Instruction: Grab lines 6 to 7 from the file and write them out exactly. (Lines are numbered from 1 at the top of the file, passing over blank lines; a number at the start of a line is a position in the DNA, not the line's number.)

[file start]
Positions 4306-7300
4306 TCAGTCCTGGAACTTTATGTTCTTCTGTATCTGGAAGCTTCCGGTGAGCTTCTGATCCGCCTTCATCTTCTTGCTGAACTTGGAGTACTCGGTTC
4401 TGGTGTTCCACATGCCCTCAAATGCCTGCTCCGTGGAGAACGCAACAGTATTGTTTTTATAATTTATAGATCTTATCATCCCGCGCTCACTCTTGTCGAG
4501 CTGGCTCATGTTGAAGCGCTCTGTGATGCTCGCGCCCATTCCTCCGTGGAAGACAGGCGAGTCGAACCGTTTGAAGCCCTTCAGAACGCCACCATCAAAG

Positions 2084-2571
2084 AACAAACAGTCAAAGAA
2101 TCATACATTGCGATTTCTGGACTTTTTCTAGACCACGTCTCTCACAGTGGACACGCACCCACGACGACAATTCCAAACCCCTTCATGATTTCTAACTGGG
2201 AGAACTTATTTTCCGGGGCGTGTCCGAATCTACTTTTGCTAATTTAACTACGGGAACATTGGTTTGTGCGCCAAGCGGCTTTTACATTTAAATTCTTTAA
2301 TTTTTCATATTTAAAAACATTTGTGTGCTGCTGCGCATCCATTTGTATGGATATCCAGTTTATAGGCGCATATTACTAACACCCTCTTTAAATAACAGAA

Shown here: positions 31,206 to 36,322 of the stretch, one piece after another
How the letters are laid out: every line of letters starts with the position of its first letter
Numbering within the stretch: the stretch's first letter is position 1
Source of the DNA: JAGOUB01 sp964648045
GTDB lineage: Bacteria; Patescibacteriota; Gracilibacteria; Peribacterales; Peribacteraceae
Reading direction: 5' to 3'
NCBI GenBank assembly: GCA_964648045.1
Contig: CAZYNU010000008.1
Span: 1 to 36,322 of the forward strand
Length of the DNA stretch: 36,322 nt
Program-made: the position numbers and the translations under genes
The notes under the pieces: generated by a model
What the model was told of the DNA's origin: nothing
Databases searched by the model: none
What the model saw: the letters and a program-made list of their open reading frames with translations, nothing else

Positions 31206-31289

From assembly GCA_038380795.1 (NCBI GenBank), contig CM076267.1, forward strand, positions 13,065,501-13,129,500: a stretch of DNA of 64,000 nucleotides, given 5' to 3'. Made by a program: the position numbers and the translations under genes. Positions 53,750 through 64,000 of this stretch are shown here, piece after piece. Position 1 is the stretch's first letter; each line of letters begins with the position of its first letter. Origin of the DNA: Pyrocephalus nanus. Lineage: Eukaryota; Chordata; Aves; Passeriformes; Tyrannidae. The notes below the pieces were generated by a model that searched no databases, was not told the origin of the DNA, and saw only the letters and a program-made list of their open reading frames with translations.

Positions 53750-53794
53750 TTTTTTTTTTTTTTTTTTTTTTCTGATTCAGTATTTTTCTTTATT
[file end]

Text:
2084 AACAAACAGTCAAAGAA
2101 TCATACATTGCGATTTCTGGACTTTTTCTAGACCACGTCTCTCACAGTGGACACGCACCCACGACGACAATTCCAAACCCCTTCATGATTTCTAACTGGG